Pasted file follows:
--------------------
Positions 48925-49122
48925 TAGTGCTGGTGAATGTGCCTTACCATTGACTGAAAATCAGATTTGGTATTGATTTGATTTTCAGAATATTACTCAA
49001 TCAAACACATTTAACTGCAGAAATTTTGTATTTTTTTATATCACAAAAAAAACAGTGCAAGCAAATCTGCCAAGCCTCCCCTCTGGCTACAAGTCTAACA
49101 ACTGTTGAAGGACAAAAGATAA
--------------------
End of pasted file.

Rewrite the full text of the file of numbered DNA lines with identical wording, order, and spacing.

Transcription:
Positions 48925-49122
48925 TAGTGCTGGTGAATGTGCCTTACCATTGACTGAAAATCAGATTTGGTATTGATTTGATTTTCAGAATATTACTCAA
49001 TCAAACACATTTAACTGCAGAAATTTTGTATTTTTTTATATCACAAAAAAAACAGTGCAAGCAAATCTGCCAAGCCTCCCCTCTGGCTACAAGTCTAACA
49101 ACTGTTGAAGGACAAAAGATAA